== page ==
Assisted Suicide and Depression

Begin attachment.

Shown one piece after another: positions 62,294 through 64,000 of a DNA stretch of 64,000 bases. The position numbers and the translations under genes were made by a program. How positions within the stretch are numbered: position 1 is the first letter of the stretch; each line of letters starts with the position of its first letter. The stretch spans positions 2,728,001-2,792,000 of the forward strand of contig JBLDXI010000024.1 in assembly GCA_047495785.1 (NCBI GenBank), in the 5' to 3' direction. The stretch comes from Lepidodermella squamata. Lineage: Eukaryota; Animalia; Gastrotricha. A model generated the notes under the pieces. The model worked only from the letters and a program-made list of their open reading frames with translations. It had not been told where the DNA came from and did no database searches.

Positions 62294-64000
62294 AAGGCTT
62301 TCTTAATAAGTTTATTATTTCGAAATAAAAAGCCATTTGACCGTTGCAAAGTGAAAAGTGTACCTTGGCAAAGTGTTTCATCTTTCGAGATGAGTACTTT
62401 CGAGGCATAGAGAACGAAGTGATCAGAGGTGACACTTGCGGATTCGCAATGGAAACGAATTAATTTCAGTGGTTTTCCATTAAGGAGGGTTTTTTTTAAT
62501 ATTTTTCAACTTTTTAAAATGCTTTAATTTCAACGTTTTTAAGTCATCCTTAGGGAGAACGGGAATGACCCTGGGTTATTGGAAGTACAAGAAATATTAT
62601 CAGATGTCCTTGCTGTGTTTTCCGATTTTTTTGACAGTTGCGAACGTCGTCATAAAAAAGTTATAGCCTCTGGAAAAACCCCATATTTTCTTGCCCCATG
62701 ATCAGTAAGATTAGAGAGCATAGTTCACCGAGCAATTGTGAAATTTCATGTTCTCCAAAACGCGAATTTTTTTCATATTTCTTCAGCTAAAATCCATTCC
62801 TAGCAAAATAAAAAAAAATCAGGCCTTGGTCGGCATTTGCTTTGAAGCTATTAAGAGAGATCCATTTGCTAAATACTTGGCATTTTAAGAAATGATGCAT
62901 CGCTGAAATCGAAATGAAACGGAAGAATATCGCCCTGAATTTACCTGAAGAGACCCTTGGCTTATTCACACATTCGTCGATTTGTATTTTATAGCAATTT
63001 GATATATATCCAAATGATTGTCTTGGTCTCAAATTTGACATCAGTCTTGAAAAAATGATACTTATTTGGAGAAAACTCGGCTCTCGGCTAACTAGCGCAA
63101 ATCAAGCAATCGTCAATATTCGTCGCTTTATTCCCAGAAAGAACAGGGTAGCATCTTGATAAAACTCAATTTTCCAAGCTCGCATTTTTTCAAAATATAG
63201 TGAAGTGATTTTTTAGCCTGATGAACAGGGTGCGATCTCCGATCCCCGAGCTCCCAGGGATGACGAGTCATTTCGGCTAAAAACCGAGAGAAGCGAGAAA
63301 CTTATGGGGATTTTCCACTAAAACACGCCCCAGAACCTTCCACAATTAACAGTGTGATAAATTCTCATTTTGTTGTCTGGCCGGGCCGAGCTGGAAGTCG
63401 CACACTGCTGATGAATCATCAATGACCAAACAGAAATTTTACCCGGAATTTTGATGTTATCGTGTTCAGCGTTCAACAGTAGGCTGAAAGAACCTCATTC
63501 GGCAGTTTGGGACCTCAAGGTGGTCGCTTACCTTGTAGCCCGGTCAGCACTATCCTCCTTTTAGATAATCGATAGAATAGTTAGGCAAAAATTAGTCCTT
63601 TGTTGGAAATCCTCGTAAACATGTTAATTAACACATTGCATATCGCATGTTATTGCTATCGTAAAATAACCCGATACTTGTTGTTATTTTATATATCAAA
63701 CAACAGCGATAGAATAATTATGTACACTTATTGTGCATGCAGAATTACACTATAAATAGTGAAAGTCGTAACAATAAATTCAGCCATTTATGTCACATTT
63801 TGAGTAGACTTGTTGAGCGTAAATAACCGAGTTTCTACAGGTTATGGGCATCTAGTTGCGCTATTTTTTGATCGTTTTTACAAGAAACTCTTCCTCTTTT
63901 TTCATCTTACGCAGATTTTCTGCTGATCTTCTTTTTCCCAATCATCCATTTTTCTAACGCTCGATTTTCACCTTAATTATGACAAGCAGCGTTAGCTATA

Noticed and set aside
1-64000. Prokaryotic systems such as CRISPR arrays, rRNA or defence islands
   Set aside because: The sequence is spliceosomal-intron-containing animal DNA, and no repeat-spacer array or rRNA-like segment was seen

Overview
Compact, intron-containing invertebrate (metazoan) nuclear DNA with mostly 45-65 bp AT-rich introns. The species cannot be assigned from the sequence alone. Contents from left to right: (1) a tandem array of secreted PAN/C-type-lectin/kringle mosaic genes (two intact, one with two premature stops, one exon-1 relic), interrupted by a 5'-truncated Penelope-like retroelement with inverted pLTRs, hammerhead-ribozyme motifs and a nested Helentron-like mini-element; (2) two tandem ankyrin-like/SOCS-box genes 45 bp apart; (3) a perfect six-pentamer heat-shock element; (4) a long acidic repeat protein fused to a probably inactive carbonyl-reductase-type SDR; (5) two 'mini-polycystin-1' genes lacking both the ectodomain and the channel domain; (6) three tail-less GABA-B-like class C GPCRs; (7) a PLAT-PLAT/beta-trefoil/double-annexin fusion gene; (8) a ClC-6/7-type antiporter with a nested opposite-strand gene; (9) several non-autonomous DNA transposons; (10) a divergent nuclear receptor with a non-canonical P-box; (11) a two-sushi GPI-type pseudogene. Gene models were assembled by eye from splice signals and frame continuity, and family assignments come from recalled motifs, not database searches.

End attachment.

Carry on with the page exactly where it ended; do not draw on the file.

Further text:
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A great number of terminal patients pursue suicide not because they are ill, but due to the fact that they are depressed. Assisted suicide should not be allowed because a percentage of the people who are killed are those who could have been treated for depression. A recent study conducted in Oregon of people who killed themselves by assisted suicide revealed that one in every six people were found to be suffering from severe cases of depression. Another study also showed one-in-four patients who requested lethal drugs under the Oregon law were depressed. Depression, this factor is not carefully being taken into consideration when the decision making process to determine the end of one’s own life occurs ("Pros and Cons of Assisted Suicide", 2009). Psychiatrist Linda Ganzini is the leading author for one of these studies. She believes Doctors need to screen their patients better before writing lethal prescriptions (Jenkins, 2012). Linda Ganzini is quoted as saying “What it means is that primary care physicians probably need to use more rigorous or well-validated instruments rather than just their gut impression about whether the patient is depressed.” Jenkins (2012), “Oregon’s law requires Death with Dignity patients who exhibit signs of depression be referred to a mental health professional. But Ganzini says of the 47 Oregon residents who died under the law last year, none were referred (para. 8). Jack Kevorkian believes it is the illness that is causing the depression and that all terminal patients are indeed depressed. Balch (n.d.), Jack Kevorkian, the infamous "suicide doctor," said at a court appearance that he considers anyone with a disabling disease who is not depressed "abnormal." But what Kevorkian and others who argue in favor of physician-assisted suicide ignore is that even though the disease itself may be untreatable, the depression is treatable, and it is the depression, not the disease, which makes such persons suicidal” (para. 4). A study of...
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